Meryem gave birth to two girls who are now 4 and 2 years old. Houssein had no illusions of ever seeing his grandchildren, but when IS' self-proclaimed caliphate collapsed, he felt a small glimmer of hope. Though uncertain, he has good reason to believe they are being held in a camp for wives of IS fighters.

Media outlets reported that with IS as good as defeated in Syria and Iraq, hundreds of foreign wives, most of them widows, and children of suspected IS combatants are being held in camps by the Syrian Democratic Forces, such as at Ain Issa, in Syria. Many of them had expressed their desire to return to their home countries, often complaining that they only did housework or had been lured by IS fighters into a lifestyle or situation they came to regret. Some foreign women are awaiting trial in Iraqi jails or remain on the run in the few areas the terror group still holds.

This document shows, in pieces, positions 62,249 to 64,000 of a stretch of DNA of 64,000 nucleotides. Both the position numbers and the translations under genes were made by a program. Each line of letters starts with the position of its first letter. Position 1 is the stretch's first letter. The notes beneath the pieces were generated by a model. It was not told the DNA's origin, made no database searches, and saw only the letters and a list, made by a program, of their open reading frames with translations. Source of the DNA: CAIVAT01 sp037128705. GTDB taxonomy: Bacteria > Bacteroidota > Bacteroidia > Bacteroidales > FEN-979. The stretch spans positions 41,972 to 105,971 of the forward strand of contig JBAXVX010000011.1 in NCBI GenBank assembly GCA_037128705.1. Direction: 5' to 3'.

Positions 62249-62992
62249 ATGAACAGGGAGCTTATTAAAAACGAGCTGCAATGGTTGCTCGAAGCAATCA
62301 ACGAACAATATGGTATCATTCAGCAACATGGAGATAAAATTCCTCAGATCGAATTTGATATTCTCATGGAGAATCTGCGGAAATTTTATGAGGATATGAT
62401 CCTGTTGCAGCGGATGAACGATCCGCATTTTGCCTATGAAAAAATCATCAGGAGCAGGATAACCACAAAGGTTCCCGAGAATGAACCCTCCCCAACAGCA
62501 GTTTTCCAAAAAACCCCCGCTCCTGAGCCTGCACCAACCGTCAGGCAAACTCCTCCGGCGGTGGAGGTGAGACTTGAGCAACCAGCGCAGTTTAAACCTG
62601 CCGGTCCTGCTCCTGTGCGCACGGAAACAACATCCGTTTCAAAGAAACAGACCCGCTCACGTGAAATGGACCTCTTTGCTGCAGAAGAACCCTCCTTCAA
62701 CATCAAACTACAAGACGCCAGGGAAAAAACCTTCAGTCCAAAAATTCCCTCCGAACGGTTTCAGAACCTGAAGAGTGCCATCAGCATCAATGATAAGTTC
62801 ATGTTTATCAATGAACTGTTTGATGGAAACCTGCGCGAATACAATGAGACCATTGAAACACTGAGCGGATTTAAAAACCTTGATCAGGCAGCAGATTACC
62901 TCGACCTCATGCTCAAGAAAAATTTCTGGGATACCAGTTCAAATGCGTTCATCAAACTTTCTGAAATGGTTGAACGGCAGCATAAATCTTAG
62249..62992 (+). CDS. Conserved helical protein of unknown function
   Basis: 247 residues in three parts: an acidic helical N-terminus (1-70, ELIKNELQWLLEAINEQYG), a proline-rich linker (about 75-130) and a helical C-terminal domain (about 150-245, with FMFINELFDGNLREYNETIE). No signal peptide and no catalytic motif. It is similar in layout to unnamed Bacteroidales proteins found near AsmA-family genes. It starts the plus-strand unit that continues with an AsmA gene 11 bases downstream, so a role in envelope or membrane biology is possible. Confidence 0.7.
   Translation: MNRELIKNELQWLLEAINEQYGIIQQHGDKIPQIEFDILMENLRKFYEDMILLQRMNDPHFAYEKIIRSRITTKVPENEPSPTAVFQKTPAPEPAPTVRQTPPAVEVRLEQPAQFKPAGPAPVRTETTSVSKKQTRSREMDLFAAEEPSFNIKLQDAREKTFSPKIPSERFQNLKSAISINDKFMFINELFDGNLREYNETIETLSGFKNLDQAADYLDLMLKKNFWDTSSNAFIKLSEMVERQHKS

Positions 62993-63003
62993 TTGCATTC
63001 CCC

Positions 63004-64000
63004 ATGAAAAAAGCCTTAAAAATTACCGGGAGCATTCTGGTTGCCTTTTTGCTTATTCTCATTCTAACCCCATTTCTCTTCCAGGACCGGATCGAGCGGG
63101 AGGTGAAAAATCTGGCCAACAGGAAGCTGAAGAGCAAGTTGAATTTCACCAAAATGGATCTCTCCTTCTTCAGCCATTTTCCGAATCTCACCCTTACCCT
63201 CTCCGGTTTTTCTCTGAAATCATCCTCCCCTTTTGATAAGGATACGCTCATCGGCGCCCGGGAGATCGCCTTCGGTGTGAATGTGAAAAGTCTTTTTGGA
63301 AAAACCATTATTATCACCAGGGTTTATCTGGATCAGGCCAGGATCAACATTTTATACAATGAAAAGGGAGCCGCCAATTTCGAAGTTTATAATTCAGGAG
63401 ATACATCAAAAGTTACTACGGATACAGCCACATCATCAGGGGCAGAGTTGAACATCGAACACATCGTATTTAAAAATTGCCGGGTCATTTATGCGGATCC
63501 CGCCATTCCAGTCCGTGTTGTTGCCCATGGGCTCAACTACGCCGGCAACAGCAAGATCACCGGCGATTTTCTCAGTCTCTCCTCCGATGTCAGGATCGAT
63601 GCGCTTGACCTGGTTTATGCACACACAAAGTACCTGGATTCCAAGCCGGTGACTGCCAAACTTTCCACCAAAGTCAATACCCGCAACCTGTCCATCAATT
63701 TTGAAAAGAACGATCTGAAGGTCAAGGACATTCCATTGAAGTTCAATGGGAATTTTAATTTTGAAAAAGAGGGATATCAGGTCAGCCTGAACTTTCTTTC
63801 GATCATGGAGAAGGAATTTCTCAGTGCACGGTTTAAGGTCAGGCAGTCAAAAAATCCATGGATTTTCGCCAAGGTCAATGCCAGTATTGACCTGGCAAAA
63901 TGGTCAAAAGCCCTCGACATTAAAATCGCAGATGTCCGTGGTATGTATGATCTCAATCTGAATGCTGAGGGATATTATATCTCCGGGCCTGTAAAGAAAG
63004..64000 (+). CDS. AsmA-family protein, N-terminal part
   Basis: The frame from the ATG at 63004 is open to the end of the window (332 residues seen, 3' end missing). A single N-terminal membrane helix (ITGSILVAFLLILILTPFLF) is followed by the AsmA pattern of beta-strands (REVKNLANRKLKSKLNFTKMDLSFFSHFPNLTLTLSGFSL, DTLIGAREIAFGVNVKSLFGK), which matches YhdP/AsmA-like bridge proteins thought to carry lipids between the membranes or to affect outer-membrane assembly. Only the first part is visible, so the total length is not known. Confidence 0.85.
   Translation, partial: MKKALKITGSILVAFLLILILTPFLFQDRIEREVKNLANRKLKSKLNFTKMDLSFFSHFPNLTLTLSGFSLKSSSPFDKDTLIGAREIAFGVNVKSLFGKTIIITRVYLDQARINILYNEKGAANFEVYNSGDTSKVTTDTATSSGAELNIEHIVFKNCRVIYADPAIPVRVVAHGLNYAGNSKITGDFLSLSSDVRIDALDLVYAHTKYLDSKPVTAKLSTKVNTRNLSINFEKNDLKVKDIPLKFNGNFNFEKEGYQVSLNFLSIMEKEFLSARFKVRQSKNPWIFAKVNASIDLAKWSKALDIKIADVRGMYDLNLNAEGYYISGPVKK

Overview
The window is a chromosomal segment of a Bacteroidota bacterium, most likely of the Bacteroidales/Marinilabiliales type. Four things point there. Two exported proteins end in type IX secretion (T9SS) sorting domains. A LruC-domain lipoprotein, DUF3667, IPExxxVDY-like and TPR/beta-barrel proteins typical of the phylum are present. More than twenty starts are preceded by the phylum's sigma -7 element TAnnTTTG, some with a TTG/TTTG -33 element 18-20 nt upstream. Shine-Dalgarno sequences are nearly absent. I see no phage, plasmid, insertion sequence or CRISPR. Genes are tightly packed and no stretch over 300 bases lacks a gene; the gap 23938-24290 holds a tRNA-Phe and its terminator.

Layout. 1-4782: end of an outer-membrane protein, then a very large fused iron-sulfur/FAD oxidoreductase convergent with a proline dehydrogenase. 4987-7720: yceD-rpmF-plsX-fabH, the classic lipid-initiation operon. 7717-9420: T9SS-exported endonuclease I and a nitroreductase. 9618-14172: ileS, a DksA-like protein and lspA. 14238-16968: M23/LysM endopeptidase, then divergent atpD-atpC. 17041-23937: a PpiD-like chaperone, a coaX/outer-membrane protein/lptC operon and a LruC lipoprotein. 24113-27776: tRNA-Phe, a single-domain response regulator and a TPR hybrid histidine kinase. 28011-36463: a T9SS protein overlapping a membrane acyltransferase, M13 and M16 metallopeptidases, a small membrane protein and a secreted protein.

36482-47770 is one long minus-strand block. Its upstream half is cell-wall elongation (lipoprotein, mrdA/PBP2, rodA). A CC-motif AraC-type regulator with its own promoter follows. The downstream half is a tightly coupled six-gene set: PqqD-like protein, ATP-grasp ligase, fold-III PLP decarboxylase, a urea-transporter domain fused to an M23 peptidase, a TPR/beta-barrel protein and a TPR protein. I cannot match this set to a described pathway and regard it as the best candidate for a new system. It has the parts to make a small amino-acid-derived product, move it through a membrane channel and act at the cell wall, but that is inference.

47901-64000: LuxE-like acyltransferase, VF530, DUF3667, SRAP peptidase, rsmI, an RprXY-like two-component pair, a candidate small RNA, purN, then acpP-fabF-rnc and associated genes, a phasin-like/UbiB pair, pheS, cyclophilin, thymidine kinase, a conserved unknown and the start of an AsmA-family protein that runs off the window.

The foreign women associated with IS and their children present a big challenge to European nations, because most governments, including the Netherlands, do not actively help IS jihadis return home. The wives and children of IS fighters must travel to their country's embassy in Turkey, Jordan or Lebanon, but this is almost impossible, since they no longer have travel documents. Even if they did have papers, they are not being allowed to leave the camps or prisons where they are being held without mediation from their home countries, many reports show.

According to Daan Weggemans, a terrorism researcher at the Institute of Security and Global Affairs at Leiden University, most governments are not actively repatriating children and women because by joining IS and other terrorist organizations, they have become a security risk.